On Tuesday, Crikey investigated the close links between brokerage house, Austock, and major client ABC Learning Centres. However, with Austock expecting to float later this year, it is worth nothing that ABC isn’t the only client with extremely close ties to the broker.
Timbercorp, the listed agribusiness investment manager is also closely intertwined with Austock. Timbercorp noted in its 2006 Annual Report that it paid Austock (which is chaired by Bill Bessemer, who resigned from the board in March 2007) the sum of $1.46 million for “professional services”.
What Timbercorp didn’t mention in its Annual Report was that its founder, CEO, and largest shareholder, Robert Hance, also happens to have an ownership stake in Austock (as noted in the SMH’s CBD column in July 2006). While Hance’s stake isn’t strictly required by AASB1124 to be mentioned, it would seem that such disclosure wouldn’t be unwarranted. (It should be noted that Timbercorp’s non-disclosure is less consequential than ABC Learning Centre’s non-disclosure, given that TIM paid Austock far less than ABC did for investment banking services).
Hance’s ownership interest in Austock isn’t the only common factor. Apart from providing investment banking services, Austock was one of the few brokers to cover Timbercorp, noting as far back as 2002 that the company was a “strong buy” (a fair enough claim, given that TIM scrip was only 50 cents at the time).
However, the links don’t stop there. The Future Capital Development Fund is a private equity fund that invests in Australian business. The fund was initially chaired by former Austock boss, John Wheeler (who resigned from the fund on 30 January 2007, one day after he resigned as managing director of Austock). Coincidentally, the equal major shareholder in the fund was a company called Timbercorp (WA) Pty Ltd, which owned 8 percent of shares (that stake was subsequently reduced to 4.64 percent). Timbercorp (WA) Pty Ltd is controlled by Hance (and is used as Hance’s vehicle for his 17.64 percent ownership interest in Timbercorp).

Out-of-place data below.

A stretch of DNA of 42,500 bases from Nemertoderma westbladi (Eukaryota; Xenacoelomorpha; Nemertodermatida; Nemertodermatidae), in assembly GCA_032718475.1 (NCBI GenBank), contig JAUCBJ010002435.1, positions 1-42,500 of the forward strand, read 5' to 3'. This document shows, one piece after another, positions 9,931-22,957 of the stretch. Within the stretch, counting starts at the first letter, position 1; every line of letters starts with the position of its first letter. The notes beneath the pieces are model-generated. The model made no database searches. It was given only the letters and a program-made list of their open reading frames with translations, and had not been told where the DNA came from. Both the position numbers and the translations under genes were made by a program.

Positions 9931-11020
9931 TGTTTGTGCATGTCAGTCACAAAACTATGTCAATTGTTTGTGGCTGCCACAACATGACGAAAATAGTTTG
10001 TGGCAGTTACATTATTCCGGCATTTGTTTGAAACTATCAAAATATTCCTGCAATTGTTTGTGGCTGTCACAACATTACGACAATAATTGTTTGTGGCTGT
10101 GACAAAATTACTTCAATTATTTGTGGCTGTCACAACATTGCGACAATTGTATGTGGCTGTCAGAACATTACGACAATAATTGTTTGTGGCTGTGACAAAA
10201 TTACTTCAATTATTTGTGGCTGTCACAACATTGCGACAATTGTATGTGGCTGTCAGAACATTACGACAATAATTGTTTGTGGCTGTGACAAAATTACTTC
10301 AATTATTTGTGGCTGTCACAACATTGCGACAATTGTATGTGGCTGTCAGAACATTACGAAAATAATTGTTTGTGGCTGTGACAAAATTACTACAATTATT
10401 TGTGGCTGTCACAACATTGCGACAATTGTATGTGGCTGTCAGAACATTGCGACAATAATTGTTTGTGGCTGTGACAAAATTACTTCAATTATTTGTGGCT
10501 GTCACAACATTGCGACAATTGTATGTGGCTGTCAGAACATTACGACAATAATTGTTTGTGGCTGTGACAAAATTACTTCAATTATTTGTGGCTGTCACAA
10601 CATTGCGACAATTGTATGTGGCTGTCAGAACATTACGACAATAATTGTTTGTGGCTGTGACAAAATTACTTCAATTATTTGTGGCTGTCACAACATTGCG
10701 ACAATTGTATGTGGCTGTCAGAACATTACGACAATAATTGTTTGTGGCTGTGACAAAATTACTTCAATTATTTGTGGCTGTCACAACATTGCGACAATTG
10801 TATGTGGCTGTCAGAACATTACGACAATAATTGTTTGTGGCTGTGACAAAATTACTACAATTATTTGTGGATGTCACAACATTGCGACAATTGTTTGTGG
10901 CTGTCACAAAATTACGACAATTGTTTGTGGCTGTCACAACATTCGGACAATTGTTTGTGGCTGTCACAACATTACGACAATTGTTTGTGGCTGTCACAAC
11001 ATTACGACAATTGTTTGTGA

Ironically, another substantial shareholder in the Future Capital Development Fund is one Edmund Stuart Groves – CEO and founder of another Austock client, ABC Learning Centres.
Another common thread is the Api Fund. Api is a managed fund of which Austock Property Funds Management Limited is the Responsible Entity. CEO of the fund is Austock director, Vin Harink. Among the fund’s investments (as at 30 June 2007) sits 2,000,000 units in the Timbercorp Primary Infrastructure Fund. Api isn’t listed as a substantial holder in TPIF’s 2007 Annual Report (as its interest is not held in the fund’s name and is less than 5 percent), but its holding is equivalent to 3.64 percent of the fund’s capital.
Crikey is certainly not suggesting that either Timbercorp, or Austock, have acted illegally in any way. However, it would be fair to submit that the commonality of interest between Timbercorp founder, major shareholder and CEO with its investment banker may be of interest to Timbercorp shareholders and could warrant additional disclosure.
Timbercorp has had a difficult run of late, largely due to an adverse ATO ruling which meant that investors will no longer be able to claim upfront deductions for their contributions on the basis that the investor is “carrying on a business”. As a result of the ATO draft ruling, TIM shares dropped from around $3.00 to currently be $1.60 per share. A test case against the ATO’s ruling is pending, with Treasurer Peter Costello noting that “if the industry won the test case then of course the immediate upfront deductibility would continue.”